To further enhance the difficulty and logic-thinking required, you’ll unlock variable commands, ones which you can set based upon certain criteria. For example, you can program the actions Bob will take based upon what direction he’s facing (for platforms which spin him around to a random direction), and even plan out what he’ll do if he can walk forward or if he can’t, in order to stop him walking off the edge of the world. Although some of the solutions look quite complicated and can be a little intimidating, it’s a great experience for those interested in coding and solving puzzles which require more logical thinking than other puzzle games out there.
As an extra bonus, once you’ve completed all 42 stages, you’ll unlock the ‘Direct Control’ option within the menu. This, as you’d expect, allows you to replay the game without setting commands as you now have direct control over Bob by using the Left Thumb Stick and the D-pad.
Jump, Step, Step is a very pretty game. It’s not the most realistic or graphically-intense game out there, but it’s very colourful and the art direction the developers opted for works really well within this format. They’ve also made the interface and overall gameplay really simple to use – no complicated menus or processes. All you do is simply pick the commands from a list of self-explanatory icons and then watch as the hypnotic hunk of steel plays it out.
The dialogue throughout the game is also quite fun, having Bob constantly talking and replying to, what I presume is, our own internal AI talking back to him. There is also an ‘alternative dialogue’ option within the menu which changes the things which are said – to make replaying the game seem different. I chuckled a few times at the banter which these two entities provided throughout the journey, especially towards the end.
The music is very relaxing and helps you concentrate on the puzzles at hand. You can even enable or disable ambient noises – mainly bird sounds – to further enhance the atmosphere or reduce it if you possibly have a fear of birds, or feel like they’re mocking you for being unable to solve a puzzle!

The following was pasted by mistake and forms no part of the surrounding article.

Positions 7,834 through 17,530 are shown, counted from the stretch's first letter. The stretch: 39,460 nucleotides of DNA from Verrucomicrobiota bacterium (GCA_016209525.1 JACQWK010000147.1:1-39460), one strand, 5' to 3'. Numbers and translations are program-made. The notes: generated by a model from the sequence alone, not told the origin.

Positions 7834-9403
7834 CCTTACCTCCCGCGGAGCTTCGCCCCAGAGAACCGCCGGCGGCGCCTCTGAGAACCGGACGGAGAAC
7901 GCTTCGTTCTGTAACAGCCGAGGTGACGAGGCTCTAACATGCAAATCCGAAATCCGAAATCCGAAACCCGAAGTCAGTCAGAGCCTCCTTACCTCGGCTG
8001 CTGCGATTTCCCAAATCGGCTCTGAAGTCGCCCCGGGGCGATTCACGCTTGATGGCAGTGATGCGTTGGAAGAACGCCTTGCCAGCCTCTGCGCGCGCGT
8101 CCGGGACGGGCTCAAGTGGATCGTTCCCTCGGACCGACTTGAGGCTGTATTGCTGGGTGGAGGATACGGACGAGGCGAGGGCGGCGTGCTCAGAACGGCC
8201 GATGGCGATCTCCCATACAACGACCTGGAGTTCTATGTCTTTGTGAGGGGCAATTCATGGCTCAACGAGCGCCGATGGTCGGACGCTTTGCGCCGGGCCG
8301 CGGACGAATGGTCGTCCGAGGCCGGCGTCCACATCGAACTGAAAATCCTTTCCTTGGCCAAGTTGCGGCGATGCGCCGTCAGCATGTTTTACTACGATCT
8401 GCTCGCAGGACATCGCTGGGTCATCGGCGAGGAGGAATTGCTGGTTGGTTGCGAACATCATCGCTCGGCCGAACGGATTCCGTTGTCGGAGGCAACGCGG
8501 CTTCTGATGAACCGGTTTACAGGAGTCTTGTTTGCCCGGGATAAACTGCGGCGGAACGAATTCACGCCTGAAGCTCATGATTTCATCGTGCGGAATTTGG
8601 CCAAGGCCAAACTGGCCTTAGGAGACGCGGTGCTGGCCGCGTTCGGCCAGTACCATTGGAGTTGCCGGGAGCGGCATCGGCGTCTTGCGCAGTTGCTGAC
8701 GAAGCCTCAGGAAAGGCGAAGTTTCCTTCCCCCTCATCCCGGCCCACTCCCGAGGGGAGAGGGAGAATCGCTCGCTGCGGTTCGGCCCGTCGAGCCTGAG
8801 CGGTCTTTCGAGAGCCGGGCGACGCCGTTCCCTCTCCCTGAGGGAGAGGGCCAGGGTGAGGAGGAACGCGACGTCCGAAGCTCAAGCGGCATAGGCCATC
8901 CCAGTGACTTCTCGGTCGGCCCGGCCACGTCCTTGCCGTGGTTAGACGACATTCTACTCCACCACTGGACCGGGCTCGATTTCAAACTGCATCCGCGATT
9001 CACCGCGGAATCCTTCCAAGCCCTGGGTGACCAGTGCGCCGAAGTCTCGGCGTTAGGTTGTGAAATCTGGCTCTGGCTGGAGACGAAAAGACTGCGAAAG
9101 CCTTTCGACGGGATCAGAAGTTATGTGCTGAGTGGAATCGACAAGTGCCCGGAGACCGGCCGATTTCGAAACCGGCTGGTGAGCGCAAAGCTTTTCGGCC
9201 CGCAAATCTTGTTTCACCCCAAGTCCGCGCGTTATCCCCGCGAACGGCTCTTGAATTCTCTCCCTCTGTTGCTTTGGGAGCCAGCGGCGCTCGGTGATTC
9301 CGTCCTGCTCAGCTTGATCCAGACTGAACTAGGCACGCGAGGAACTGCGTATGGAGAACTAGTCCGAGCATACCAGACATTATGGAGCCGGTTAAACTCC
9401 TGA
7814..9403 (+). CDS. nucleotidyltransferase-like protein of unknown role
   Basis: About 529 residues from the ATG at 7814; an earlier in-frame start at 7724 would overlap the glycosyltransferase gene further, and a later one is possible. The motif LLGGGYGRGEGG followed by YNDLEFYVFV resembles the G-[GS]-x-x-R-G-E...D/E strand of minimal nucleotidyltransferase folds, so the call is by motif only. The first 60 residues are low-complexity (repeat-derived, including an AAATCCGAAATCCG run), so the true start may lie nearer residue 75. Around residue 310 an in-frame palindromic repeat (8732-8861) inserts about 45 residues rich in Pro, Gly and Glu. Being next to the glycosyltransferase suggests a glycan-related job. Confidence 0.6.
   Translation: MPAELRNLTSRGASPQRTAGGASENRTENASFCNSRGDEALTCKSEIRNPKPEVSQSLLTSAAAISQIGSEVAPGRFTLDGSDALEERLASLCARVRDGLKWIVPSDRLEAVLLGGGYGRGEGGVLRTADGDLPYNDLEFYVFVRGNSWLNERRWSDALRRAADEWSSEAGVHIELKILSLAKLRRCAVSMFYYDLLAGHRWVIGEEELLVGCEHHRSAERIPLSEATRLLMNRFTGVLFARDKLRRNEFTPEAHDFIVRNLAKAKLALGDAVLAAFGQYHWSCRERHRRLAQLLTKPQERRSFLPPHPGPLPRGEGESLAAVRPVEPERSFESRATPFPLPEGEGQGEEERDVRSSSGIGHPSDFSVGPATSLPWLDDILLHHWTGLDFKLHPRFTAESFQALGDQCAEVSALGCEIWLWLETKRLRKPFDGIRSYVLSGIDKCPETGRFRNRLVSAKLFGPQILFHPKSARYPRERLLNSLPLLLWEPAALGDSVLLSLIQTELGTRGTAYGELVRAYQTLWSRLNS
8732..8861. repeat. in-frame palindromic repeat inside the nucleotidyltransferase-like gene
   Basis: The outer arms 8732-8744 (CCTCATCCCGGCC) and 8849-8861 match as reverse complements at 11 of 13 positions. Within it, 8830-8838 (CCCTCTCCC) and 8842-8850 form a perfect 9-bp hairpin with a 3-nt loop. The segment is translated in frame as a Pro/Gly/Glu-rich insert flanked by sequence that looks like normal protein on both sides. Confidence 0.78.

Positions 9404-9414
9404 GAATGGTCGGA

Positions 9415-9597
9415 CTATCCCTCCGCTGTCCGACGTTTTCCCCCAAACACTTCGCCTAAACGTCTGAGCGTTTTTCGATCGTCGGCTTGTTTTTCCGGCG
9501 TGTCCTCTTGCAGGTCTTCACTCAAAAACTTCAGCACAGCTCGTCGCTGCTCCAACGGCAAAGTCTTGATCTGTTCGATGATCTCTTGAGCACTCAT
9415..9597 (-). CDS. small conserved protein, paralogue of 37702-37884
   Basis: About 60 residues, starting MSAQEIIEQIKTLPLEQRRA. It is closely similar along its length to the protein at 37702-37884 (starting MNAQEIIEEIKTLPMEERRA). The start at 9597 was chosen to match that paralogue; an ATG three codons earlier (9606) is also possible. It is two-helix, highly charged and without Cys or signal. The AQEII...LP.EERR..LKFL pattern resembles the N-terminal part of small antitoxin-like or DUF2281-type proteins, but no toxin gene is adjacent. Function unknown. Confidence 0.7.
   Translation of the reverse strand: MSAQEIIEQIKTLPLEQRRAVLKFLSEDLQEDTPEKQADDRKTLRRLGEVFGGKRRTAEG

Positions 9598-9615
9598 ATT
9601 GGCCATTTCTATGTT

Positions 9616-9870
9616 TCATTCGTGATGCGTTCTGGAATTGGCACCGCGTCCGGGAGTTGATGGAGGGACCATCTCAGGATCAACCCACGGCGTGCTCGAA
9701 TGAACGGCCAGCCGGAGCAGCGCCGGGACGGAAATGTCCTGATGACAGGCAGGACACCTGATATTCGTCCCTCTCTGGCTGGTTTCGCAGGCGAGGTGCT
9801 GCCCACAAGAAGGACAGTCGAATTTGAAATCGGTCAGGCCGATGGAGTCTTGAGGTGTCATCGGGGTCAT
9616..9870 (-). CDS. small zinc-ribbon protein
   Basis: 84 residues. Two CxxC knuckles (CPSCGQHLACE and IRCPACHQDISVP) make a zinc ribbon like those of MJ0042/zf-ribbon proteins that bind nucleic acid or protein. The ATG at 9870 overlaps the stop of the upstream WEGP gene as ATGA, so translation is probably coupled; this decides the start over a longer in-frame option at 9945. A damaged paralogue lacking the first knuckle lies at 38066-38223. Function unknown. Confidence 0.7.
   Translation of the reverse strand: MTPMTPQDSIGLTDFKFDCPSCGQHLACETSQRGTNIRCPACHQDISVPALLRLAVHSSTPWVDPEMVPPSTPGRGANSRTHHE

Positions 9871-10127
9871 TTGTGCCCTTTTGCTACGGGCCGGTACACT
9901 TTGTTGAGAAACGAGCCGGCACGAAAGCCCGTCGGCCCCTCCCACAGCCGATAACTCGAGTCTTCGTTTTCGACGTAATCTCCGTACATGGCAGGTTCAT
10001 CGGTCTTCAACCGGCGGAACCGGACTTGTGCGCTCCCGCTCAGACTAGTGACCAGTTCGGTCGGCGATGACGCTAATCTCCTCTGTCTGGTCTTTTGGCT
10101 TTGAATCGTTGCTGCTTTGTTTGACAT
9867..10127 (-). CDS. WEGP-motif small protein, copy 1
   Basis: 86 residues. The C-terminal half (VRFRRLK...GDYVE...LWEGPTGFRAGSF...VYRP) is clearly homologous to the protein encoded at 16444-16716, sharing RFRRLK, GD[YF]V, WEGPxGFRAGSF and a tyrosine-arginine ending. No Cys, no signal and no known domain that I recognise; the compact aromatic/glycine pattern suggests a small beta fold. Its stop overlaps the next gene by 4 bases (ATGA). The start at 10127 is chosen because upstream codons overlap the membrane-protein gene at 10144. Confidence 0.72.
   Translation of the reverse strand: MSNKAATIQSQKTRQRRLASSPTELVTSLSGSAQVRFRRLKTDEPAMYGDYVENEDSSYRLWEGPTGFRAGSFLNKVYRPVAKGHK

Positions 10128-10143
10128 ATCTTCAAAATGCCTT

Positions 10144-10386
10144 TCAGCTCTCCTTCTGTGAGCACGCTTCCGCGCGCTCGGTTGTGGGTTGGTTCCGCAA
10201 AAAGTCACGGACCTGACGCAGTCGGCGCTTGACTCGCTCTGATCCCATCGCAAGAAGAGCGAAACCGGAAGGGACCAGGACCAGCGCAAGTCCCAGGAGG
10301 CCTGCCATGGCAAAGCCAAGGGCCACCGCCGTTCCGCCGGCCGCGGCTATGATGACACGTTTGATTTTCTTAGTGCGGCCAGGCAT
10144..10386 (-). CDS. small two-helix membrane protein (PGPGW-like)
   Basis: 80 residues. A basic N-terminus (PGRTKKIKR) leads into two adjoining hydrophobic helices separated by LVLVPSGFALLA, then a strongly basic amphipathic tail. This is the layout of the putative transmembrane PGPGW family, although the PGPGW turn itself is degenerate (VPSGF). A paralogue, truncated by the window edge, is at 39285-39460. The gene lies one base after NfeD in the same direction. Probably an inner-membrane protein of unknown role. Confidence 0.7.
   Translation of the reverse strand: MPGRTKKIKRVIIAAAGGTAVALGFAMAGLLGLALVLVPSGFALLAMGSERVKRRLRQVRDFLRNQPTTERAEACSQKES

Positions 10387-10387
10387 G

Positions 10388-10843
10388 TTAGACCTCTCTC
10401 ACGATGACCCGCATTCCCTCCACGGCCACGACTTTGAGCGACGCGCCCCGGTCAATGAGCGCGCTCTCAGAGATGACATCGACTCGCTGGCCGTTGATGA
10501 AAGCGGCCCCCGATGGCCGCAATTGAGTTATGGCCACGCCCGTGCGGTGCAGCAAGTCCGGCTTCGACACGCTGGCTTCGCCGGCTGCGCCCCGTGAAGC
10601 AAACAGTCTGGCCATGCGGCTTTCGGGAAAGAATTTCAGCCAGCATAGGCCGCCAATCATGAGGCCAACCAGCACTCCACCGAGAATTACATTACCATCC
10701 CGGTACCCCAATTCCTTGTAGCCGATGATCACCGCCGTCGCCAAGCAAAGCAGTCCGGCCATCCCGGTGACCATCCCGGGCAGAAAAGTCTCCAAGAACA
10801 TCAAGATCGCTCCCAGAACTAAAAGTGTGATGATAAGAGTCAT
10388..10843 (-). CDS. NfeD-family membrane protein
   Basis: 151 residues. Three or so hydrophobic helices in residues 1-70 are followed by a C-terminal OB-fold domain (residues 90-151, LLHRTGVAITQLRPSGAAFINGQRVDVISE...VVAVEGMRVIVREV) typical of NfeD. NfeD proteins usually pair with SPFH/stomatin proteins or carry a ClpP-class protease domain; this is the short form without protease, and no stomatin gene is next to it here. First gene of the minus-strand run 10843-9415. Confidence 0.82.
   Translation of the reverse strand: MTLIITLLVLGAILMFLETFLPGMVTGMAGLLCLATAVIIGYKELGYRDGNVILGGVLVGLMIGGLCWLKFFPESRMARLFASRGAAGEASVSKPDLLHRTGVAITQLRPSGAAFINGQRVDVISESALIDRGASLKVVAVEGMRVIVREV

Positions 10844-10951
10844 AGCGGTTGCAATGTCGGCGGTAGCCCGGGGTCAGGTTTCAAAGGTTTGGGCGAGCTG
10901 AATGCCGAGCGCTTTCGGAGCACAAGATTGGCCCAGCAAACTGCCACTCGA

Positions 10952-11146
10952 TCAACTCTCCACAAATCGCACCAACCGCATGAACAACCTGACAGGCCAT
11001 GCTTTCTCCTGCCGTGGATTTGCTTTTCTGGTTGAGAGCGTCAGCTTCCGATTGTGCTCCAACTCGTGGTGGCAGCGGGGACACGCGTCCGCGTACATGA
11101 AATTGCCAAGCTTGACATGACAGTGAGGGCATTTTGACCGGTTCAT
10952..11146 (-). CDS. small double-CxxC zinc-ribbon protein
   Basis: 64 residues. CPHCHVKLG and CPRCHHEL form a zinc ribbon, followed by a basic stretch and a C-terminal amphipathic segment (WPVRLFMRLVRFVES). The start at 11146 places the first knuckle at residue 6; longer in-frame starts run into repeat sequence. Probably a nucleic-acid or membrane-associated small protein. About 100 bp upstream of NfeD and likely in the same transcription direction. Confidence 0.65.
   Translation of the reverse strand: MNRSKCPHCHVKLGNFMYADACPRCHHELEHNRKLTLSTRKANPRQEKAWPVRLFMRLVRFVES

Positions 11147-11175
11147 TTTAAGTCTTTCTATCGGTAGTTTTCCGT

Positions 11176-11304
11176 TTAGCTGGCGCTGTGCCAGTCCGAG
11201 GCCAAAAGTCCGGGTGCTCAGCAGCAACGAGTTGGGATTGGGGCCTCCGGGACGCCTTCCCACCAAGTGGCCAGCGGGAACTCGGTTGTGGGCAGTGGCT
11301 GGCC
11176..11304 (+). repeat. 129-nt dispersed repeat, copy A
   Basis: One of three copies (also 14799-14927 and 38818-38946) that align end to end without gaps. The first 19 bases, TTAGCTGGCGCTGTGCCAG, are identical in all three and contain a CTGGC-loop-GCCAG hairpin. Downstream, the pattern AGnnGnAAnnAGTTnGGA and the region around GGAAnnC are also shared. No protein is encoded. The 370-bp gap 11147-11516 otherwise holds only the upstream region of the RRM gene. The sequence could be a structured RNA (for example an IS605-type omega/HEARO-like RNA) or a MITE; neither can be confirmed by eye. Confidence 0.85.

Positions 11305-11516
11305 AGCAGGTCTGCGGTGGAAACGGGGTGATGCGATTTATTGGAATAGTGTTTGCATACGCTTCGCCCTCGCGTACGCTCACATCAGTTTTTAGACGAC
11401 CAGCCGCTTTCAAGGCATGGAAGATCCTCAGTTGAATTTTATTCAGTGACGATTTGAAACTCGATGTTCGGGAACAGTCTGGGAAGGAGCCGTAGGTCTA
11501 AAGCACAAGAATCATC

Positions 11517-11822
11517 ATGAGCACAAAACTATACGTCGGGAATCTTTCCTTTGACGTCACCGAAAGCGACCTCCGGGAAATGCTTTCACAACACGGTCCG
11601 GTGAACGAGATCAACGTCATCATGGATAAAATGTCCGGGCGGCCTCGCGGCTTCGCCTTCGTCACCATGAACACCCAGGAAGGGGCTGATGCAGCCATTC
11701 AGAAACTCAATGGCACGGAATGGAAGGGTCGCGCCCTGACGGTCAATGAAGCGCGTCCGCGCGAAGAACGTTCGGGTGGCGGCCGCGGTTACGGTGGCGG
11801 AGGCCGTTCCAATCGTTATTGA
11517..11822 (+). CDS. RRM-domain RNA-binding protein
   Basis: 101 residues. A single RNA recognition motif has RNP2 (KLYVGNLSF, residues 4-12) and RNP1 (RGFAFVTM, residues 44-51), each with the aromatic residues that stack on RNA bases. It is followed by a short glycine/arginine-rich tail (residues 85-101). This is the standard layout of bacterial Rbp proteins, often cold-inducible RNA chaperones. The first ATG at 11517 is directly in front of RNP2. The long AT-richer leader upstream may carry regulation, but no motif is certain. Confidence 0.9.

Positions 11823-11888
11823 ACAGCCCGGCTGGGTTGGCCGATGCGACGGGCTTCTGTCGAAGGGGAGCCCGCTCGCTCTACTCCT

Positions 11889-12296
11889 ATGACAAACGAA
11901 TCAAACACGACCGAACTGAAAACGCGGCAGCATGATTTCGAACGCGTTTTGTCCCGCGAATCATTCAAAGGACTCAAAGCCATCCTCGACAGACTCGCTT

Jump, Step, Step is a fun logic-based programming puzzle game which is sure to challenge people of all ages. The colourful nature of the game and simple controls means that everyone can play it without fear of being overwhelmed or confused by the more advanced solutions towards the end of the game. I’ve personally not seen a game like this on the PS4 so far, so if you’re looking for a unique puzzle game to eat away an hour or two of your time, you can’t go wrong with this cheap adventure.
As a side note, if you buy Jump, Step, Step on the PS4, you also get a free dynamic theme.
Jump, Step, Step£3.99
- - Fun and thought-provoking logical programming puzzles
- - Very colourful and cute aesthetics
- - The banter throughout the game is amusing
- - Although a complicated concept, the game is simple enough for people of all ages to enjoy
- - Quite unlike anything I've seen for a while
- - At around one to two hours in length, I would have liked more (although the price is super cheap)
- - The free-movement mode is a great idea but the game is isometric, so the controls are a little fiddly at first